Theatre in Review

Friday, 12 May 2017 15:52

This One Man Show Is really About Every Man and Woman

Written by
This One Man Show Is really About Every Man and Woman Jerry Goodstein

It was a third-grade history lesson on civil rights and Rosa Parks that spawned Brian Quijada’s one man show, “Where Did We Sit on the Bus?” Blacks were in the back, whites up front. What about Mexican-Americans like him?

“You weren’t around,” his teacher answered.  With that hook Quijada draws us in to his compelling personal story – largely based on his performing skills and big personality.

I harbor some diffidence about one-man shows, which can easily veer into narcissism. Quijada’s provocative title piqued my interest, and a mix-up in schedules had me with a couple hours open just as the lights came up for the matinee.

Apparently, others are on to what a great performer Quijada is: the theater was full for this return engagement of a show he wrote, choreographed, and for which he masters loops and overdubs into a nice accompaniment, built around his creditable singing and some well-chosen chords on his electric ukulele. It’s part of the Up Close and Personal series at www.Victorygardens.org

This story of a 28-year-old Chicagoland native, now making his way onto stages around the country, and into New York theater scene, has a lot of charm. After about 20 minutes it is clear Quijada is a natural born performer, and he has built an enticing showcase of his performance capabilities – almost like a general audition that shows his dancing and singing skills, as he recounts his resume on the stage starting from grammar school, through turns at everything from Shakespeare to Broadway musicals.    

But Quijada’s story takes a more serious turn as he recounts the discrimination he encountered. And when we reach the part about his marriage to a German woman from Europe, and their prospect of having children, he understands he must bring answers to his future offspring.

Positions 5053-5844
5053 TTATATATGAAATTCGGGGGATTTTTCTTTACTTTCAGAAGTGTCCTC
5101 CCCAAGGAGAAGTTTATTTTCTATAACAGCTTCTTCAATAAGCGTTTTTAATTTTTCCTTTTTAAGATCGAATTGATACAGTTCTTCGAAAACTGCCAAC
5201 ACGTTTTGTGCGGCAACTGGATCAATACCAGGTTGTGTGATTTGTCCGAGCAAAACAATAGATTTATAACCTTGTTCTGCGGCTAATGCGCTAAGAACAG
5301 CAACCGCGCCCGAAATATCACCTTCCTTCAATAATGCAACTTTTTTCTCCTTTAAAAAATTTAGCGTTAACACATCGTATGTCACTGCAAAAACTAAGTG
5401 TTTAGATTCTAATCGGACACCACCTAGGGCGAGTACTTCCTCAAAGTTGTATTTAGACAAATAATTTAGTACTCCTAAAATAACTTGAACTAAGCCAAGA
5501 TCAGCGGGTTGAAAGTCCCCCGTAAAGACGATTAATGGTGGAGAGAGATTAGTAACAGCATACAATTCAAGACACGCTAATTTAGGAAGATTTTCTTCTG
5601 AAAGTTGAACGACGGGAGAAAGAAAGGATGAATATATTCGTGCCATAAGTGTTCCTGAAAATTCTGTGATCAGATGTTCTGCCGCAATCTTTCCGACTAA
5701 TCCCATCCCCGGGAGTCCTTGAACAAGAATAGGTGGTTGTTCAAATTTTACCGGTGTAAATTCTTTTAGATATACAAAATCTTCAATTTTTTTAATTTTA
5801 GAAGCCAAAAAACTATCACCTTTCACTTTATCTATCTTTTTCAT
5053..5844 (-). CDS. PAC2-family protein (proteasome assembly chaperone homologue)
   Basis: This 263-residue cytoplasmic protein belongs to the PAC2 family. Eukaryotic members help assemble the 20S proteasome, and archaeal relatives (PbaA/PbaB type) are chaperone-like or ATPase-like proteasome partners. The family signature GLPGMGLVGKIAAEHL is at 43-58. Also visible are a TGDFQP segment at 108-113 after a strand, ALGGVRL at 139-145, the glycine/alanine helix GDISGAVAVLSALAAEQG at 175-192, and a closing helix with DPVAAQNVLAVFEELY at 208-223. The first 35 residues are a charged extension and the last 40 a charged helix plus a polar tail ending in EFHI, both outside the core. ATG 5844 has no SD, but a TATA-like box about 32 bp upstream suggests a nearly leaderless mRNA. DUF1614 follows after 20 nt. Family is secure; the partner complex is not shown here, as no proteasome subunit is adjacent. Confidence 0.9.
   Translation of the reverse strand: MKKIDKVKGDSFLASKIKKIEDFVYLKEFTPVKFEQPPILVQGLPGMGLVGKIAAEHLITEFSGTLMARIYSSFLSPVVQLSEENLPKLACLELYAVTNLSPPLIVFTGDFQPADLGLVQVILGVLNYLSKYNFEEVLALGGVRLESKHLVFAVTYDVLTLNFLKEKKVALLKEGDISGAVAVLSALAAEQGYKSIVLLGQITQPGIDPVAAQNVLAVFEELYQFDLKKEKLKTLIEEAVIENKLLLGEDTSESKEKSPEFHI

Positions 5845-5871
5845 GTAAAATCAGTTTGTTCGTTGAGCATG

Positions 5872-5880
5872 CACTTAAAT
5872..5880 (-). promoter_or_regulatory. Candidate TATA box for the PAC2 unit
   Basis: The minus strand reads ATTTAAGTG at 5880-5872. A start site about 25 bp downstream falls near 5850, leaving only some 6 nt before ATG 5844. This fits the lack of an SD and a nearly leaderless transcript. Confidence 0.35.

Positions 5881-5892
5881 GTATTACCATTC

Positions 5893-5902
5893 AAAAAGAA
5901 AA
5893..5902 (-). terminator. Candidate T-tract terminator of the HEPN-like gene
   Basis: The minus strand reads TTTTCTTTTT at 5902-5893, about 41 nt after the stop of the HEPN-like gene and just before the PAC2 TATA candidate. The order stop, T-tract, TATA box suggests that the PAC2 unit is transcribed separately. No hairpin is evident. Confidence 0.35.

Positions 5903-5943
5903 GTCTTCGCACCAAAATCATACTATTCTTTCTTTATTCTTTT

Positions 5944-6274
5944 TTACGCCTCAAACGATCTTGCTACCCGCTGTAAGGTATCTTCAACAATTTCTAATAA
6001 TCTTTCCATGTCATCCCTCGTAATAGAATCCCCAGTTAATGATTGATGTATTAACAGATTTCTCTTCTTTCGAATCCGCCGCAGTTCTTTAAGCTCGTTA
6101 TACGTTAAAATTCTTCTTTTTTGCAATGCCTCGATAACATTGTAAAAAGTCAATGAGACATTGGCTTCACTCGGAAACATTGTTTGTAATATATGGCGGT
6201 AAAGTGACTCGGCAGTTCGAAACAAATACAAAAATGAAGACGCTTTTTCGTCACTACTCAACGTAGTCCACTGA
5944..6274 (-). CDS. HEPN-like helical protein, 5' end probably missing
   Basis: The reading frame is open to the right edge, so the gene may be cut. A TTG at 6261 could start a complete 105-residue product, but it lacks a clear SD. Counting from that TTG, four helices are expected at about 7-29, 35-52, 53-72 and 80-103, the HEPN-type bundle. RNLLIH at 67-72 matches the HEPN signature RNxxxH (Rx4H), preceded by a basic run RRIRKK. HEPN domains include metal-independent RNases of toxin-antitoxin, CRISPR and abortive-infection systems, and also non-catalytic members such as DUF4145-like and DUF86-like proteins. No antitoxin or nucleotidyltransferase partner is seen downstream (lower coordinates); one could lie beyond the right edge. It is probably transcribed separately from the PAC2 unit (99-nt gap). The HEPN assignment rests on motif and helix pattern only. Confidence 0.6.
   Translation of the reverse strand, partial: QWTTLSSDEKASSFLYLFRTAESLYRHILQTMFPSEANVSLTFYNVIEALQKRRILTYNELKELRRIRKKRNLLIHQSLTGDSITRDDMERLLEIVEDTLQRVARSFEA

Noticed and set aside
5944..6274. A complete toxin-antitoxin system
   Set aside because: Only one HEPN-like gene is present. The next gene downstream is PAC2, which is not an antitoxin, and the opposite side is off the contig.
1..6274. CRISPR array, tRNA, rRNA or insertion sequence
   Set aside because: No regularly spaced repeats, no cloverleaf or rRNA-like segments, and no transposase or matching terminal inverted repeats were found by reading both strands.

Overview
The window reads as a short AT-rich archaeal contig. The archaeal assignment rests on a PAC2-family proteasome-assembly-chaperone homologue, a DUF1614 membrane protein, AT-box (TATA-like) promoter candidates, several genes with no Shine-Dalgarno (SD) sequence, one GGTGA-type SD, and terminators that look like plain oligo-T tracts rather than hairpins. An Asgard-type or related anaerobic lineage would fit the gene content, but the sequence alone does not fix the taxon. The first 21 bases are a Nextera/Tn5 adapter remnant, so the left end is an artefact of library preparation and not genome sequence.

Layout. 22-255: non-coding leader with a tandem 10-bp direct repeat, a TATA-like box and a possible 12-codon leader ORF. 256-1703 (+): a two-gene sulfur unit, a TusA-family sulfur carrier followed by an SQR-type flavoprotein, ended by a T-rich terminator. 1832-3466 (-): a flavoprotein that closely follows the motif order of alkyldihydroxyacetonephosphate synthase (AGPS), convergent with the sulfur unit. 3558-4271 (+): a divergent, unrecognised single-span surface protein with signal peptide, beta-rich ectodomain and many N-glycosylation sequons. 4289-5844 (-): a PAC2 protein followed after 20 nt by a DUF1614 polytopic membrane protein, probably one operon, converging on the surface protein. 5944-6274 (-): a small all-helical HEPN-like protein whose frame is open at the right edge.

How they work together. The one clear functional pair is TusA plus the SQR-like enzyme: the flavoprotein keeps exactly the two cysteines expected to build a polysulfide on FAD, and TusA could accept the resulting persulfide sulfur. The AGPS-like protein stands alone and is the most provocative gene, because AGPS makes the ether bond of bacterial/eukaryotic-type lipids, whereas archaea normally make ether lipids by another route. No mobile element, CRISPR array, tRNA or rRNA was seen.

That rapidly becomes a compelling tale of self-discovery, punctuated with hip hop and dance numbers that are as entertaining as the stories he recounts. The longest journey is through his father’s rejection of his theatrical career. He wanted to see him take up a safer, more practical trade to earn a living.

Quijada maintains his focus as he also defines himself in the world – still trying to answer that third-grade puzzle. His parents don’t have a story in the national narrative – no Mayflower, no slave ships, no Ellis Island. They weren’t there. They had to sneak in, unseen – a lightning rod now but written several years before the current tempest about immigration.  

Quijada brings a tale of magical realism to his family history, and this one-man show rises to general significance for all of us, culminating in his journey to New York, where Quijada provides us a powerful insight on seeing the State of Liberty, sharing those famous words of the poem:

Give me your tired, your poor, 
Your huddled masses yearning to breathe free, 
The wretched refuse of your teeming shore. 
Send these, the homeless, tempest-tost to me.

This extra two lines we hear less often. They made all the differences that afternoon. And like everyone around me I laughed, I cried, and I rose to applaud.  Don’t miss this Teatro Vista production at the Victory Gardens Theatre through June  4.  Really recommended.

Last modified on Friday, 12 May 2017 16:05
Bill Esler

A native Chicagoan, Bill Esler has been a printer and publisher for more than 35 years. He has B.A. in English with a concentration in writing from Knox College.  

 

 

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